This week, we announce our new president and CEO, and discuss new RAND research on the U.S. Foreign Service; mapping online violent extremist rhetoric; America’s new mental health hotline; expanding health insurance to undocumented immigrants in Connecticut; and transportation equity for older adults.
We're thrilled to announce that Jason Matheny has been selected as the new president and CEO of RAND. He is an economist, technologist, highly regarded national security expert, and longtime civil servant.
“It's an honor to join RAND, an organization whose people and work I've so long admired,” Matheny said. “Since its founding nearly 75 years ago, RAND has been committed to rigorous, unbiased analysis addressing the world's biggest challenges. A new century has brought on new challenges and new opportunities, and we need RAND’s help now more than ever.”
New RAND survey results show that public impressions of U.S. diplomacy and diplomats are generally favorable. In fact, over 65 percent of respondents said that diplomacy contributes to national security. However, some Americans worry that U.S. diplomats, while trustworthy, are politically biased. There also appears to be a limited understanding of what diplomats do, how they are selected, and diplomacy's role within America's national security establishment.
Racially or ethnically motivated violent extremism, or REMVE, is a serious threat. To better understand the problem, RAND researchers used social media data to create a global map of the digital REMVE space. A key finding: the REMVE global network online is largely created and fueled by users in the United States; the movement is less of an issue in other countries. Countering extremism will require a multifaceted approach, particularly because of its intersections with Americans' protected civil rights.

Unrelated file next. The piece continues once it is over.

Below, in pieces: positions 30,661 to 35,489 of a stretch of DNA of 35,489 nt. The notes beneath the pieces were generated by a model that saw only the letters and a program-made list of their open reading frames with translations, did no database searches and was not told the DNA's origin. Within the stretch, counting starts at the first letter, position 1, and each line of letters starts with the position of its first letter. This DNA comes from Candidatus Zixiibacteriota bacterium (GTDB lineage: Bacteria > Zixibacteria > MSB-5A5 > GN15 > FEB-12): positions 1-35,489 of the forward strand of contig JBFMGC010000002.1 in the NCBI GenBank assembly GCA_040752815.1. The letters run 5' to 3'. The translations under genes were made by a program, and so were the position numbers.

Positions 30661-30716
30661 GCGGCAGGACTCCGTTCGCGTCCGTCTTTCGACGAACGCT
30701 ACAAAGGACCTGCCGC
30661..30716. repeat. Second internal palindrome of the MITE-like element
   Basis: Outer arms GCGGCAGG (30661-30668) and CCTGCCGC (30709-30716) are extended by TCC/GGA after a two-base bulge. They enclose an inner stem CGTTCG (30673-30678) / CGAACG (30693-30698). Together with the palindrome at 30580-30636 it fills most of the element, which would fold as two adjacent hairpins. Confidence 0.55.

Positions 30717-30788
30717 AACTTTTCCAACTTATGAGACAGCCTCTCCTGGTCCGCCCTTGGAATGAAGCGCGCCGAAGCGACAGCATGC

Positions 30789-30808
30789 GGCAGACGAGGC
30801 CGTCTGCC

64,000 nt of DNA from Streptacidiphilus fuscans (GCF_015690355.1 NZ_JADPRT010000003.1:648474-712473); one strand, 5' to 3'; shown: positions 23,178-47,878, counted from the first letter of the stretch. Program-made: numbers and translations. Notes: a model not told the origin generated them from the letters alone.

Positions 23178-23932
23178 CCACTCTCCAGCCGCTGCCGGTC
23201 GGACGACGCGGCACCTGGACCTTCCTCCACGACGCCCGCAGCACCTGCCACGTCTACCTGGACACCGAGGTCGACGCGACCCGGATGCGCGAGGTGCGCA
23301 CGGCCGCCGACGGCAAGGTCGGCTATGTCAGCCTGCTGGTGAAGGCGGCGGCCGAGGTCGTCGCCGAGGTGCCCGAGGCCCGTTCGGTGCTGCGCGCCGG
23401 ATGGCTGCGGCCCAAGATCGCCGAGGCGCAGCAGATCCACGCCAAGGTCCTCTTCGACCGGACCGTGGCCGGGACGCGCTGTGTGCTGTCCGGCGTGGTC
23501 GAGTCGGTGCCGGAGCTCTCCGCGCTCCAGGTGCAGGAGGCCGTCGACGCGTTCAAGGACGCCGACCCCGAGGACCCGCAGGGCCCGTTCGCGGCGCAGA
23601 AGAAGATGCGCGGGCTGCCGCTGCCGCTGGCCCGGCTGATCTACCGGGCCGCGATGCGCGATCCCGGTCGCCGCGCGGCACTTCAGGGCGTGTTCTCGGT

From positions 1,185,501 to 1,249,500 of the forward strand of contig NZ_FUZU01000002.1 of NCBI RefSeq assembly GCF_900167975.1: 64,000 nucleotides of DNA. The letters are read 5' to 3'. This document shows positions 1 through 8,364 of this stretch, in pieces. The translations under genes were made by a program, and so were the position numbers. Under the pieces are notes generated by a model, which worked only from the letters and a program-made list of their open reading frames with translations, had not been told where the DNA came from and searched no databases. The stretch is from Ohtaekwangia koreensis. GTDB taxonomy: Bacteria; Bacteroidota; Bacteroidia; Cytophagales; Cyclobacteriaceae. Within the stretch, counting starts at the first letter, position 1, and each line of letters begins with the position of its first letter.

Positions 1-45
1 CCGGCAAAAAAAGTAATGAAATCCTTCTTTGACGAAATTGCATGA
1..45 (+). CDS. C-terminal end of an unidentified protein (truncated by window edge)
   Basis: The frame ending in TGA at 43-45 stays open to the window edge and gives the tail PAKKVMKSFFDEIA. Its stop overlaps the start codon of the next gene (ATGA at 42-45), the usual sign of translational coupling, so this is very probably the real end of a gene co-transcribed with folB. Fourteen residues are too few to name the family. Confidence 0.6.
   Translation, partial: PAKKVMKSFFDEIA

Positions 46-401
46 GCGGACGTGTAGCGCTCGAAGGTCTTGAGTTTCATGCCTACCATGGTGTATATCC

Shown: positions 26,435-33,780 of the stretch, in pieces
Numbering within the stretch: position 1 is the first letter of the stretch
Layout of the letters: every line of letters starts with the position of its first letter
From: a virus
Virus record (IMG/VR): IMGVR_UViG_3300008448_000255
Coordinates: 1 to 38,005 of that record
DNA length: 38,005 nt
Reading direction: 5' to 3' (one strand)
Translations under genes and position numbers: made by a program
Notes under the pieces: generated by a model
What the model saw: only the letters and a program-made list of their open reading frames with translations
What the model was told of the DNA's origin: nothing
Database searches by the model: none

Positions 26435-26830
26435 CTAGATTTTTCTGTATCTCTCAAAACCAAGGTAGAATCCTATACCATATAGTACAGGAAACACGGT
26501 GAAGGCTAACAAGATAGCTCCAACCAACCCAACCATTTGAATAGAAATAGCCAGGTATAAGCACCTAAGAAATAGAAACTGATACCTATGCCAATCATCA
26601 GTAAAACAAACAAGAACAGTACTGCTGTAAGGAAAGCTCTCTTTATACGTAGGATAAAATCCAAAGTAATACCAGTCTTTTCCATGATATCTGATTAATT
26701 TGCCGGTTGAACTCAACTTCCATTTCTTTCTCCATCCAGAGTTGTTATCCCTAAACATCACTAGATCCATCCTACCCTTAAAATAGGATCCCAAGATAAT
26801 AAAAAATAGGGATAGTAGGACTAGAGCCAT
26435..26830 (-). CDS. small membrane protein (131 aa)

America's new emergency mental health telephone service, 988, is scheduled to go live on July 16. Are states and counties prepared? According to a new RAND study, much more work needs to be done. We interviewed 180 behavioral health program directors across the country, and fewer than half expressed confidence that their jurisdiction was prepared in terms of financing, staffing, or infrastructure. Notably, more than half of survey participants said that they were not involved in strategic planning for the hotline.
Policymakers in Connecticut are considering two options to improve health insurance coverage among undocumented immigrants: removing immigration status requirements for Medicaid eligibility, and providing subsidies to undocumented immigrants enrolled in individual market plans. A new RAND analysis estimates that these changes would increase health care coverage and affordability for certain immigrant populations. At the same time, they would not substantially impact health insurance costs for other Connecticut residents.
As people age, they often face mobility challenges and may lose their ability to drive. On top of this, transportation technology is advancing in ways that do not always support or prioritize the needs of older adults. A new RAND paper considers how to address this problem. The authors emphasize the need to invest in adapting existing transportation services, as well as creating new transportation solutions. Otherwise, “we risk leaving the older-adult population isolated and alone,” they say.
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